Oct. 9 (Bloomberg) -- Chevron Corp. lost a U.S. Supreme Court bid to block a $19 billion judgment by an Ecuadorean court in an almost two-decade legal battle over pollution in the Amazon rain forest.
The highest U.S. court, without comment, today let stand a federal appeals court ruling against Chevron. The appellate court said a federal trial judge in New York couldn’t bar a group of Ecuadoreans from seeking to collect the award anywhere in the world.
Chevron says the judgment is the product of fabricated evidence and is the largest awarded by a foreign court against a U.S. company. The Ecuadoreans blame Texaco Inc., which Chevron acquired in 2001, for destroying the environment in the Lago Agrio region of the rain forest.
The high court rebuff eliminates one legal avenue for Chevron in litigation that has produced dozens of U.S. court decisions. The company, based in San Ramon, California, is pressing separate legal theories before a federal trial judge in New York.
“While Chevron is disappointed that the court denied our petition, we will continue to defend against the plaintiffs’ lawyers’ attempts to enforce the fraudulent Ecuadorean judgment and to further expose their misconduct,” Chevron said in an e-mailed statement.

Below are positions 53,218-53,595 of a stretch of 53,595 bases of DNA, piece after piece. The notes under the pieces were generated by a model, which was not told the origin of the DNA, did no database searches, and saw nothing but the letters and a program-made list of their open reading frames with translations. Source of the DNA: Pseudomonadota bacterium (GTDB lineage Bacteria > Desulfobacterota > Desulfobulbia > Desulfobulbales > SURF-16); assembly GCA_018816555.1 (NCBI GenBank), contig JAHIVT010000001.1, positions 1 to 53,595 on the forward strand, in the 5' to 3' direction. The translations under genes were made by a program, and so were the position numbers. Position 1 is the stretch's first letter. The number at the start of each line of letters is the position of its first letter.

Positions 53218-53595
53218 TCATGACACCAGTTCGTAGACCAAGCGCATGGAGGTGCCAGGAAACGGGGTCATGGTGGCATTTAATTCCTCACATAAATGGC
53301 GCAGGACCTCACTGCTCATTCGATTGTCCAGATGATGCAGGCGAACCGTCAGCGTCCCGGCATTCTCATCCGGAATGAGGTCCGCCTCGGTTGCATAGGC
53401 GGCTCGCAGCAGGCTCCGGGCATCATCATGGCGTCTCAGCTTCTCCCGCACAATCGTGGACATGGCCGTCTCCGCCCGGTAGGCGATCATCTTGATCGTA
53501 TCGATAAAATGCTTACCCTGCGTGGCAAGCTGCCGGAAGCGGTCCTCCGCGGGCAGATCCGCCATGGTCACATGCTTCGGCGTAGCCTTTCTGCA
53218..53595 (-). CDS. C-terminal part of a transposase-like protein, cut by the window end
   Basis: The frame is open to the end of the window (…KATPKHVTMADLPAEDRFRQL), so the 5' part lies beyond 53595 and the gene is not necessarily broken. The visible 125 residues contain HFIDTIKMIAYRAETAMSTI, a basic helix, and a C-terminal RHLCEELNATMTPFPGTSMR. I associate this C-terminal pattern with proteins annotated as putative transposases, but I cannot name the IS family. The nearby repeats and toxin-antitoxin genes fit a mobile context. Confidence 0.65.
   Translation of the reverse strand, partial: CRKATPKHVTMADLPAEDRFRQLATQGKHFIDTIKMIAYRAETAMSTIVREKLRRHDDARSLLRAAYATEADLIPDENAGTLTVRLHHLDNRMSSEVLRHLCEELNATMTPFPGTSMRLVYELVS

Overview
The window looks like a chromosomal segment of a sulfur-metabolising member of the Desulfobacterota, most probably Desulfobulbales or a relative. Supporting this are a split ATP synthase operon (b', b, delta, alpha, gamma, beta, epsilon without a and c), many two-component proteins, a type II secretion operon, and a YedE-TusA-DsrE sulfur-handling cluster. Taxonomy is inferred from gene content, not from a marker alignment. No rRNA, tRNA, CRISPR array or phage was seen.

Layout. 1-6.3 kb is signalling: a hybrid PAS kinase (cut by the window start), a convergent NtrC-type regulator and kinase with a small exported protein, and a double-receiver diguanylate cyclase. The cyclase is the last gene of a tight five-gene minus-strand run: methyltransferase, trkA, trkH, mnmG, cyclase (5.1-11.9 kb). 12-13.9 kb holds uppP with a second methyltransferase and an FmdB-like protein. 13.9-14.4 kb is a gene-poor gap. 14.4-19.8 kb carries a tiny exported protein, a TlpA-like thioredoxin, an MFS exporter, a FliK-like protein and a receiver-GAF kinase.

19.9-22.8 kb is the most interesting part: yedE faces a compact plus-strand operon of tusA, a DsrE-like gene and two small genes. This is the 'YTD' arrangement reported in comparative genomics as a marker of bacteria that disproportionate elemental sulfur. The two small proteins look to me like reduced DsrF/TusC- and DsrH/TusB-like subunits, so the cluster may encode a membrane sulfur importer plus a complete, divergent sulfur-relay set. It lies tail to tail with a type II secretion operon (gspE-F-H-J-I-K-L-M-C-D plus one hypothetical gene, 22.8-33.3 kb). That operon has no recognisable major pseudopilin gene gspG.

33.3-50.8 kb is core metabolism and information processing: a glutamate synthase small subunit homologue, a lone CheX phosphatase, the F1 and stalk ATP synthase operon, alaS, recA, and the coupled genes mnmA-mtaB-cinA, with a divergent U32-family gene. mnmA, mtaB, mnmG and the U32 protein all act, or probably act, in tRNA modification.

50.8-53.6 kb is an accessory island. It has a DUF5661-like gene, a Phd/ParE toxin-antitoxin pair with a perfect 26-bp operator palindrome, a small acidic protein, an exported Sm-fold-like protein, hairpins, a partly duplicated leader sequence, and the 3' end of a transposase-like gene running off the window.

The appeal centered on the power of federal courts to issue so-called declaratory judgments. In ruling against Chevron, the U.S. Court of Appeals in New York said the company couldn’t seek an order blocking the award until the Ecuadoreans sought to enforce the judgment.
“Chevron’s latest loss before the Supreme Court is an example of the company’s increasingly futile battle to avoid paying its legal obligations in Ecuador,” Aaron Marr Page, a lawyer for the Ecuadoreans, said in an e-mail. “Chevron is running from justice while its toxic dumping continues to create an imminent danger of death to indigenous peoples in Ecuador.”
Justice Samuel Alito didn’t take part in today’s action. As is the court’s custom, he gave no reasons.
The Supreme Court case is Chevron v. Naranjo, 11-1428.
To contact the reporter on this story: Greg Stohr in Washington at firstname.lastname@example.org